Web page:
Preservation of myocardial high-energy phosphates with vagal stimulation and hypothermic cardioplegia.
We examined three methods of inducing hypothermic cardioplegic arrest and related each to preservation of high-energy phosphates. Levels of adenosine triphosphate (ATP) and creatine phosphate (CP) in baseline rat hearts were compared with levels found after vagal stimulation combined with cardioplegia containing 15 mEq of potassium chloride (KCl) per liter, cardioplegia with 15 mEq of KCl per liter alone, and cardioplegia with 30 mEq of KCl per liter alone. Vagal stimulation produced complete electromechanical arrest in a shorter time than either 15 or 30 mEq of KCl alone (p less than 0.001 for both cardioplegic solutions compared with vagal stimulation), with fewer ventricular beats after ischemia than cardioplegic solution containing 15 or 30 mEq of KCl (p less than 0.001 and less than 0.01, respectively). Levels of ATP and CP, although less than baseline levels (p less than 0.01 and less than 0.001, respectively), were greater with vagal stimulation than with either 15 or 30 mEq of KCl (p less than 0.001 and less than 0.05, respectively, for ATP and p less than 0.001 for both CP levels). Furthermore, when all groups were combined, ATP and CP levels were found to correlate negatively with arrest time (r = -0.851 and -0.788, respectively; both r values significant at p less than 0.01) and with the number of ventricular beats after ischemia (r = -0.927 and -0.851, respectively; both r values significant at p less than 0.01). We conclude that electromechanical work quantified as time to arrest after aortic cross-clamping and as number of ventricular beats after ischemia correlates negatively with ATP and CP levels.(ABSTRACT TRUNCATED AT 250 WORDS)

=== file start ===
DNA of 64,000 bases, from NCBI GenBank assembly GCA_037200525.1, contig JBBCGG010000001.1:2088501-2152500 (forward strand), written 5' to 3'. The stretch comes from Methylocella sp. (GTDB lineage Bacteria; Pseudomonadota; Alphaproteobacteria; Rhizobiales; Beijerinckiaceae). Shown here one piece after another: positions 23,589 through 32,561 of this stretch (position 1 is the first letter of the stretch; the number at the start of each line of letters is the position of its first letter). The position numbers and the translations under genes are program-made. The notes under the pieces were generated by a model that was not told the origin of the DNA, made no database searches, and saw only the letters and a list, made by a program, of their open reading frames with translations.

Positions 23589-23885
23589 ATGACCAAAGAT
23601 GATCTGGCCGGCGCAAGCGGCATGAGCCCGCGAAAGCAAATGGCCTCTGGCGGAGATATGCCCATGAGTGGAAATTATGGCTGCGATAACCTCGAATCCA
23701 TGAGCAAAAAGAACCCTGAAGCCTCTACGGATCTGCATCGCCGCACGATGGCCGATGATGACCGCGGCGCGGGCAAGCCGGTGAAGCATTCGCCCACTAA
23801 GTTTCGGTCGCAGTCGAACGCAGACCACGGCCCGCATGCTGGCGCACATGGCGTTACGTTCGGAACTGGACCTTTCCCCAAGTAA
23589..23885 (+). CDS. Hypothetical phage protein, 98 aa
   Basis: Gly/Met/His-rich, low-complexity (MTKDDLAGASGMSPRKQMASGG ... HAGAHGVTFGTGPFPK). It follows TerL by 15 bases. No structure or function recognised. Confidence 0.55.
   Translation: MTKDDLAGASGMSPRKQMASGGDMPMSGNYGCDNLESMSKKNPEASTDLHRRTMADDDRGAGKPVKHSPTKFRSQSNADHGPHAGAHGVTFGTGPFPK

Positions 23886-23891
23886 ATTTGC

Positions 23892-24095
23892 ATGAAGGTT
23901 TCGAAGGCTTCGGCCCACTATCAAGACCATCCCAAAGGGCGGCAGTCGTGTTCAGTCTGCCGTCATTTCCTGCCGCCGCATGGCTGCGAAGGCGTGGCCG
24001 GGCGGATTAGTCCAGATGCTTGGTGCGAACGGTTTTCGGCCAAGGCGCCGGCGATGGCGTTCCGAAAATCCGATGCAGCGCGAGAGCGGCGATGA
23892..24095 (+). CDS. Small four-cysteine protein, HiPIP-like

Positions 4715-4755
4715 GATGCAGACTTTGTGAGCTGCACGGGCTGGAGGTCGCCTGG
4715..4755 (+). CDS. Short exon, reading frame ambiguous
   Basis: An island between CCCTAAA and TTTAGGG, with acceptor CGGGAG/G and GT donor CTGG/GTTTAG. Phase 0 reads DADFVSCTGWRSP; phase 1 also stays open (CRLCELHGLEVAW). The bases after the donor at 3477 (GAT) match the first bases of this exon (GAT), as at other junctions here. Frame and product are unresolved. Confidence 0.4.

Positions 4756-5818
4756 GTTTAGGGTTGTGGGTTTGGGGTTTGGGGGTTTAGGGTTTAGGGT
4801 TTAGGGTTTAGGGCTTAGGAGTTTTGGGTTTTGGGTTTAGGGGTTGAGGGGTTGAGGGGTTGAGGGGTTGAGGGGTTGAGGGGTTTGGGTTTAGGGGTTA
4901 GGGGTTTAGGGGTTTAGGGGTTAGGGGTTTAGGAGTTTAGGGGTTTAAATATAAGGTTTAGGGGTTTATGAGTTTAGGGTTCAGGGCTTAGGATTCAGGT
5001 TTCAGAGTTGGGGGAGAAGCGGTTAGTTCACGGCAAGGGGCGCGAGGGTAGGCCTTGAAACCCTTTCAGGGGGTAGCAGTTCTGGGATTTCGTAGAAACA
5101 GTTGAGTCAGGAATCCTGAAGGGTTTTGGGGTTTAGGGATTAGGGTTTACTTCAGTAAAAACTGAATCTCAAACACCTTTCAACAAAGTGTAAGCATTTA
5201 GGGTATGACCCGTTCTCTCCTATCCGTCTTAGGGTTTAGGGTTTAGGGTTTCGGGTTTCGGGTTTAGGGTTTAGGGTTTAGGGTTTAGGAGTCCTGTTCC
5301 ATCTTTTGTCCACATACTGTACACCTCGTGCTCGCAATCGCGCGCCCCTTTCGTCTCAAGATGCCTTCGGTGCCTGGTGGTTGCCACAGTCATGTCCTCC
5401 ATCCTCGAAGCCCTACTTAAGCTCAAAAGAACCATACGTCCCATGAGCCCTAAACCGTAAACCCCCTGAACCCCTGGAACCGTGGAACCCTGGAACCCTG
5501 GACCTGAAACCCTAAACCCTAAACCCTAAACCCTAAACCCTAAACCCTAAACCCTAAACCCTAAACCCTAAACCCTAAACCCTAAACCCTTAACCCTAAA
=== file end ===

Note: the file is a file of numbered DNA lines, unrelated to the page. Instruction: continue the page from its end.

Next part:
Levett, JM; Ip, JH; Kadowaki, MH; Stennis, CA; Karp, RB
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